Karin Valentine

Media Relations & Marketing manager, School of Earth and Space Exploration


ASU In the News

Finding words to bridge scientific divides

To explain why our planet is habitable, various different types of geoscientists studying Earth’s surface and its interior must work with each other and with communications scholars, say Arizona State University's Ariel Anbar, Christy Till, and Mark Hannah, in a new Comment article published in Nature, Nov. 3.

The article reflects on the progress and challenges faced by the authors and nearly 30 other geoscientists who are part of a multi-million dollar, NSF-funded project, “Dynamics of Earth System Oxygenation,” led by Anbar. Molten rock from Earth's interior emerges from one geochemical environment into a significantly different one, as Hawaiian volcano Kilauea spills lava into the sea. Image from U.S. Geological Survey
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The problem, said Anbar, is that scientists in closely related fields often find it hard to talk with each other.

"Astronomers, biologists, and geoscientists are willing to ask each other ‘dumb’ questions that expose shared and divergent understanding," he said. "But geobiologists who work with geophysicists tend to assume a shared understanding that may not exist."

Anbar is a President's Professor in ASU's School of Earth and Space Exploration (SESE), Till is an assistant professor in SESE, and Hannah is an assistant professor in ASU's Department of English. Both SESE and the English department are units within ASU's College of Liberal Arts and Sciences.

As an example of flawed communication, the authors point out the difficulties faced by scientists trying to understand how Earth developed an oxygen-rich atmosphere, a key step in the evolution of complex life today. This question involves both deep-earth processes and surface ones.

Said Anbar, "Solid-Earth scientists and geobiologists share the word oxygenation, but in fact they lack a common language to describe the amount of oxygen that's available to react."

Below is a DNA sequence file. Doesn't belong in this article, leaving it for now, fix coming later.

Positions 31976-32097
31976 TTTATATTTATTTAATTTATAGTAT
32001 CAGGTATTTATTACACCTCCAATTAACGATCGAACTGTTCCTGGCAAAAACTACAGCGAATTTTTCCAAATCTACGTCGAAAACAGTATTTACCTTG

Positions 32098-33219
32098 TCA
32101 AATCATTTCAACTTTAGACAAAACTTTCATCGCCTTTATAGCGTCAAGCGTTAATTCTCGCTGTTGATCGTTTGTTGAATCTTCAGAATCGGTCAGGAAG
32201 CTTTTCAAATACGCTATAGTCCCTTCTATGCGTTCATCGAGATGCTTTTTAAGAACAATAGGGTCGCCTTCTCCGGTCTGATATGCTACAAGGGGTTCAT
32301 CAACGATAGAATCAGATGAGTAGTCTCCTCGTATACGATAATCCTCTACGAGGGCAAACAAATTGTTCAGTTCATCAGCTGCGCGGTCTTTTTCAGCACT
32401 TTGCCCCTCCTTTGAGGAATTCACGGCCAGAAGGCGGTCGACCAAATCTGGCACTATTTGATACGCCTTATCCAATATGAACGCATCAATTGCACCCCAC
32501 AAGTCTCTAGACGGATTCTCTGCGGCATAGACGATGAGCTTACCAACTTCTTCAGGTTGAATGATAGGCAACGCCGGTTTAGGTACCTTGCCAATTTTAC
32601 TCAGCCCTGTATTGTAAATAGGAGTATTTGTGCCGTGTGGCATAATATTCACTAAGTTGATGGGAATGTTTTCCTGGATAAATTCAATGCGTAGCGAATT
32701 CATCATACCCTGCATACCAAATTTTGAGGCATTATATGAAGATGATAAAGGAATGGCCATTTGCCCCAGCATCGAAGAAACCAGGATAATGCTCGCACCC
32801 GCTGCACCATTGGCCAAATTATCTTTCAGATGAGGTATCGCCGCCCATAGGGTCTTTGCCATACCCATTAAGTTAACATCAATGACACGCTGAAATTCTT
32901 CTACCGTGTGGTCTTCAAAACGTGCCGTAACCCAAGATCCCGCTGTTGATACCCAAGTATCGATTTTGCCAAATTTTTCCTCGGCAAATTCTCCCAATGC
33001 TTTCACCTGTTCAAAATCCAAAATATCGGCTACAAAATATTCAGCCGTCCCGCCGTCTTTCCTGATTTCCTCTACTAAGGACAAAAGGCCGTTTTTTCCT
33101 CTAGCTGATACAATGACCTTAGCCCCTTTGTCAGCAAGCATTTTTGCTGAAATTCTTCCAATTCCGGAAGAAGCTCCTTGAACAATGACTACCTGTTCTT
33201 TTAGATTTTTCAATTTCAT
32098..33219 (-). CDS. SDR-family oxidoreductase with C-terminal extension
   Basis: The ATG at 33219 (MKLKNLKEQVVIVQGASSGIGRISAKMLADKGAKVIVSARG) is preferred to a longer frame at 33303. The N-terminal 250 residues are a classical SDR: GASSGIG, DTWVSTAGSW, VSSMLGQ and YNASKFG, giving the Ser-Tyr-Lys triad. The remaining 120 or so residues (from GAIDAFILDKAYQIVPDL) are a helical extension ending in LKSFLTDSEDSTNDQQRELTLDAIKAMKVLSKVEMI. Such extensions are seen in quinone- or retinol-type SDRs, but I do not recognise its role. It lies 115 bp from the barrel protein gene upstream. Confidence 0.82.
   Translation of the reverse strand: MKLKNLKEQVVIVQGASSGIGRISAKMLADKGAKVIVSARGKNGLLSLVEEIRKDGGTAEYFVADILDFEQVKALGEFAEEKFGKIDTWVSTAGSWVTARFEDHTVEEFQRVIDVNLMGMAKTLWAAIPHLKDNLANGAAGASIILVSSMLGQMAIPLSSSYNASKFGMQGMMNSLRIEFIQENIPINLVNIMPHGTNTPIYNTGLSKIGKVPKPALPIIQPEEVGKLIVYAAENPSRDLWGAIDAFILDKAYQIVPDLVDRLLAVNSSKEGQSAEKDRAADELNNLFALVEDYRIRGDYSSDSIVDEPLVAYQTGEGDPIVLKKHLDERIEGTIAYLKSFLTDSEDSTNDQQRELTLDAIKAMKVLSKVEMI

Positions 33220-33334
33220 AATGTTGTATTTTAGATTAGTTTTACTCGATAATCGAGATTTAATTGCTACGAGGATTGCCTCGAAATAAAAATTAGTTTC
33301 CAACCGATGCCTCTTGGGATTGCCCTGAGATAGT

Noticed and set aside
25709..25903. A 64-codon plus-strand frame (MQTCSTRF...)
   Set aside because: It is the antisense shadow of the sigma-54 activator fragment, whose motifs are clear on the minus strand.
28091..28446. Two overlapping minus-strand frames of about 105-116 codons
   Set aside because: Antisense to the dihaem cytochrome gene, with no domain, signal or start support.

Geobiologists, he explains, are used to high atmospheric levels and they think in terms of oxygen partial pressures and molarities when dissolved in solution. This led them to develop a specialized vocabulary to describe environments with different amounts of free oxygen, such as oxic, anoxic, suboxic, and euxinic. 

"On the other hand," said Till, "solid-Earth scientists use the physio-chemical term oxygen fugacity to reflect the fact that oxygen in the deep Earth is mainly locked in minerals and not in the form of an ideal gas."

To develop a more complete theory of Earth evolution, say Anbar and his co-authors, three divides need to be bridged. "First, geoscientists studying the surface history of oxygen — typically geobiologists and low-temperature geochemists — need to understand how the gas is influenced by what goes on below.

"Second, geoscientists studying Earth’s interior — geophysicists and high-temperature geochemists — must realize that such questions are also germane to some of their most vexing challenges.

"Third, geoscientists of all stripes should improve their conversations by integrating methods from communications disciplines."

Scholars who study how people share ideas can help, the team suggests. As Hannah explains, "These scholars have analytical skills and methods that can address this challenge." Tools include surveys and interviews, and visualizations to demonstrate differences in use of language and its impacts.

Because scientists are attuned mainly to their own group’s language, the Anbar team notes, each group needs to appreciate how their own concepts relate to those of others. If scientists can gain such awareness, they will work more effectively to build a better understanding of how Earth became oxygen-rich.

But the question goes much farther than just this planet, Anbar said. "A better understanding of the history of Earth’s habitability will help us search for life on worlds beyond our own."